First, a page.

Feminist self defense

Feminist selfdefense was created in the United States in the 1970’s,
when women got together and started sharing experiences of rape and
other structural male violence that women face in our society. The aim
of feminist selfdefense is to raise consciousness amongst women of
the recurring mental, verbal, and physical assaults of everyday life
and to teach ways of dealing with this violence.

Feminist selfdefense is based on the lived experiences of the women
in each group and uses methods that really work. It suits all women;
neither age nor physical disabilities prevent one from participating.

We develop ways of defending ourselves and strengthen our self-esteem
through role play, physical play and games, and technique practices.
Through vocal and physical practice we learn to respect our body and
also how to use it. We learn to appreciate ourselves. We learn that we
are worth defending.

HOW THE GROUP WORKS: Guidelines

The group is leaderless, and every person’s input is valued equally.

Every training session begins and ends with a talking circle, where
everyone present has an opportunity to share their thoughts, ideas,
and opinions without interruption or valuation.

The women in the group take turns preparing the training sessions, two
women at a time. In this way, everyone receives an equal amount of
space, and each woman is given the opportunity to highlight the issues
most important to her.

Feminist selfdefense consists of three major elements:

1. Role play
We learn how to deal with different everyday situations. For instance,
we practice what to do when someone known to us comes too close at a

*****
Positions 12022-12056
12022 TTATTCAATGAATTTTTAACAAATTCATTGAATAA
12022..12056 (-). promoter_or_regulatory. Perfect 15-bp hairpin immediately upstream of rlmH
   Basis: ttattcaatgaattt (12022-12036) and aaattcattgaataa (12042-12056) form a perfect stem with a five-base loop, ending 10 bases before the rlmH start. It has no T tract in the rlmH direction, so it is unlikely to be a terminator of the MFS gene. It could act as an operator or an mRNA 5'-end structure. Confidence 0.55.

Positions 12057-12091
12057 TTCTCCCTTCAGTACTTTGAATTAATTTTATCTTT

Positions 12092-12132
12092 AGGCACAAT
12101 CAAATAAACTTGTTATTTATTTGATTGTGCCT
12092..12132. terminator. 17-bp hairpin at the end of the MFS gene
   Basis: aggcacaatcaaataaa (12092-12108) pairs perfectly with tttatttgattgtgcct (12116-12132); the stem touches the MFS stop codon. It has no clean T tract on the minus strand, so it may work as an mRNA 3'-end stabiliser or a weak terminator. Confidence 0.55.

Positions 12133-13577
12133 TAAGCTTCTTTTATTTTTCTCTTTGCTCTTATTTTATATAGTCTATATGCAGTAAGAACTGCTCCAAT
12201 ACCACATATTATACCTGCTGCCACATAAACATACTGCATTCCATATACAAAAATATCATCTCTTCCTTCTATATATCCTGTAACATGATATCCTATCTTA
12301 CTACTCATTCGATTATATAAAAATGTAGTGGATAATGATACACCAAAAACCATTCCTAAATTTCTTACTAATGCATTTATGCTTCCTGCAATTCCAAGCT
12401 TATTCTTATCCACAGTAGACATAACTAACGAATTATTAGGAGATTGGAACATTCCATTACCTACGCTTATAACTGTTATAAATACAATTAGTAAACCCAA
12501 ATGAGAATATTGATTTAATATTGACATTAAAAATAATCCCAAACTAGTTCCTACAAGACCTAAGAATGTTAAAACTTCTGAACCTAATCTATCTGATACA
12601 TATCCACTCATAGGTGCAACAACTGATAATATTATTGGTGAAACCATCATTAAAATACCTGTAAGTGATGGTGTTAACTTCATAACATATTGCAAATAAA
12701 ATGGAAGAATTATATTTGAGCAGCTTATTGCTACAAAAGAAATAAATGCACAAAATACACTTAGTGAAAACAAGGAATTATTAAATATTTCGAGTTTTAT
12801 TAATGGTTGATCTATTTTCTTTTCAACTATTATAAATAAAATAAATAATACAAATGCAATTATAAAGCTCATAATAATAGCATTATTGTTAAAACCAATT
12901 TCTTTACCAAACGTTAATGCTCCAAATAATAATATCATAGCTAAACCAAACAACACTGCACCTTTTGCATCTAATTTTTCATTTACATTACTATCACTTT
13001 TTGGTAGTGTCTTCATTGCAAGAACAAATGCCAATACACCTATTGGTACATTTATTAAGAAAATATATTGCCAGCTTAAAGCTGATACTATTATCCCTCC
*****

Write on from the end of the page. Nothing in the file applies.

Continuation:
party or when a man moves his hand to your knee on a bus. One method
is “name it, criticize it, say what you want to happen”. For instance,
you might say, “Your hand is on my thigh. I don’t like having your
hand on my thigh. Take your hand off my thigh”.

2. Physical play
We get in touch with our bodies and learn what they are capable of
doing. This is especially important for girls who have always been
told not to climb trees or play in a “risky” way. Physical play can be
anything from “tag” to wrestling.

3. Technique practices for tricky situations
We learn how to get out of different “holds”, how to defend ourselves,
and how to fight. Men can’t build muscle in their knees, throat, eyes,
or balls, so these are the primary targets. The aim is not to become
involved in an elaborate fight, but to deliver a few hard blows in
order to break free and get away.

After each practice we talk about the feelings and memories that surfaced.

In order to create an atmosphere of trust, we maintain a “vow of
silence”: what is discussed at the trainings remains within the group.
For the same reason, the group closes to new members once it has
enough committed participants.

There is no obligation to participate in every aspect of the
practices, and no need to explain your decision to step out.

to watch out for: METHODS OF DOMINATION

A Norwegian feminist and peace activist, Berit Ås, listed five master
suppression techniques in the 70’s, in order to show the ways in which
one person can gain power over another person.